Rob Nilsson, the first American director to win both the Camera d’Or at Cannes and the Grand Jury Prize at the Sundance Film Festival, is being recognized in numerous ways as he celebrates his 50th anniversary as an independent filmmaker. He also has a slate full of projects in the works, including his new feature LOVE TWICE. Now shooting in the San Francisco Bay area, the film stars Tristan Cunningham, Jeff Kao, Carl Lumbly and Lydia Becker and features musician/actor John Cale. (Nilsson’s 1990 film WORDS FOR THE DYING documented Cale recording The Falklands Suite with producer Brian Eno.)
As Nilsson forges ahead with this and other projects, the legacy of the influential director is being recognized both in the U.S. and abroad. Sandra Schulberg of IndieCollect recently announced that the Archives of the Sundance Collection at UCLA will be the repository for Nilsson’s collected filmwork (1965-2015), including NORTHERN LIGHTS (winner of the Camera d’Or at the 1979 Cannes Film Festival), HEAT AND SUNLIGHT (winner of the Grand Jury Prize Dramatic at the 1988 Sundance Film Festival), SIGNAL 7 (the first small-format video feature to be blown up to film and distributed worldwide) and the groundbreaking 9 @ NIGHT – a series of nine films that Nilsson shot over a 14-year period featuring players from the workshop that he founded in San Francisco’s Tenderloin district, the Tenderloin Action Group (later known as the Tenderloin yGroup).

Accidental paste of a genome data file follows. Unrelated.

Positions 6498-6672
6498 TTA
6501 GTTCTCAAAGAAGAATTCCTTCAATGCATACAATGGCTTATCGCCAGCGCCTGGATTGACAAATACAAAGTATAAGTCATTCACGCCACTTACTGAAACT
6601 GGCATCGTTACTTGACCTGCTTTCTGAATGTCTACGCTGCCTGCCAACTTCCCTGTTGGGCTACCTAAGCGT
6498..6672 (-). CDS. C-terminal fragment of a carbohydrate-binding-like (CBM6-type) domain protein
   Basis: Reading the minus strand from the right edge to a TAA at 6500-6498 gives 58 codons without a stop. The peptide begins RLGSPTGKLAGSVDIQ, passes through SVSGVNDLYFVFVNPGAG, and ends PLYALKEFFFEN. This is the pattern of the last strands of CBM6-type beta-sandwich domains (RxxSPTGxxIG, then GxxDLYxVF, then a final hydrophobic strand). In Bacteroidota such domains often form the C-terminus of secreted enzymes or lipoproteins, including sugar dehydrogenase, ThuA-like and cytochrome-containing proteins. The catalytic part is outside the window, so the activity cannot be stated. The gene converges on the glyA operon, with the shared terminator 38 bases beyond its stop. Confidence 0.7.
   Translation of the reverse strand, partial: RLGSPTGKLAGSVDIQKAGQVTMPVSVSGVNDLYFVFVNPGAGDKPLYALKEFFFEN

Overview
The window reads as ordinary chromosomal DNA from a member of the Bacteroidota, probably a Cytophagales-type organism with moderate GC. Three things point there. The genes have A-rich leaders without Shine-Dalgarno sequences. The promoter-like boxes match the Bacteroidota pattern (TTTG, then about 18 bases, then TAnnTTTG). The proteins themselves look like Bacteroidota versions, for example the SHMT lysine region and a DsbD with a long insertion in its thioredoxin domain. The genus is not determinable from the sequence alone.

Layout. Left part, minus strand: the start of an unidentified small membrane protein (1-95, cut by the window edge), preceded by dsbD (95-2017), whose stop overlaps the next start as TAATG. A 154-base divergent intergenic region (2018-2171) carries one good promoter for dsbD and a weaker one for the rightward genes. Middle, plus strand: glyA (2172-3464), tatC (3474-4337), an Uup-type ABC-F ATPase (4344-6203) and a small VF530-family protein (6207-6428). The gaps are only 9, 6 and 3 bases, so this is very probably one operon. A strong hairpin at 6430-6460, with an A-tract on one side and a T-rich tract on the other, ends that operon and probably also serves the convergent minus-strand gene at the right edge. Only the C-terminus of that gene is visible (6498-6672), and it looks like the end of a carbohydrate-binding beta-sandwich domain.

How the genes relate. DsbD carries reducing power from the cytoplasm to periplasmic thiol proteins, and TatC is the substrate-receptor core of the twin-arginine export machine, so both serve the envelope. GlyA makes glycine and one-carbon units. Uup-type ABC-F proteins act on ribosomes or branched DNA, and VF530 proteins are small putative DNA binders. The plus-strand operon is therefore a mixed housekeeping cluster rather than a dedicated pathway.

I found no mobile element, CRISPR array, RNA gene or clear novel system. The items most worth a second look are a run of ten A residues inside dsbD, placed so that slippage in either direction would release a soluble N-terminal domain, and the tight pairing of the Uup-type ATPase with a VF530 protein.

“IndieCollect is at the forefront of efforts to find and catalogue the works of outstanding American independent filmmakers. Nilsson is one of them,” said Sandra Schulberg, President and Executive Director, IndieCollect.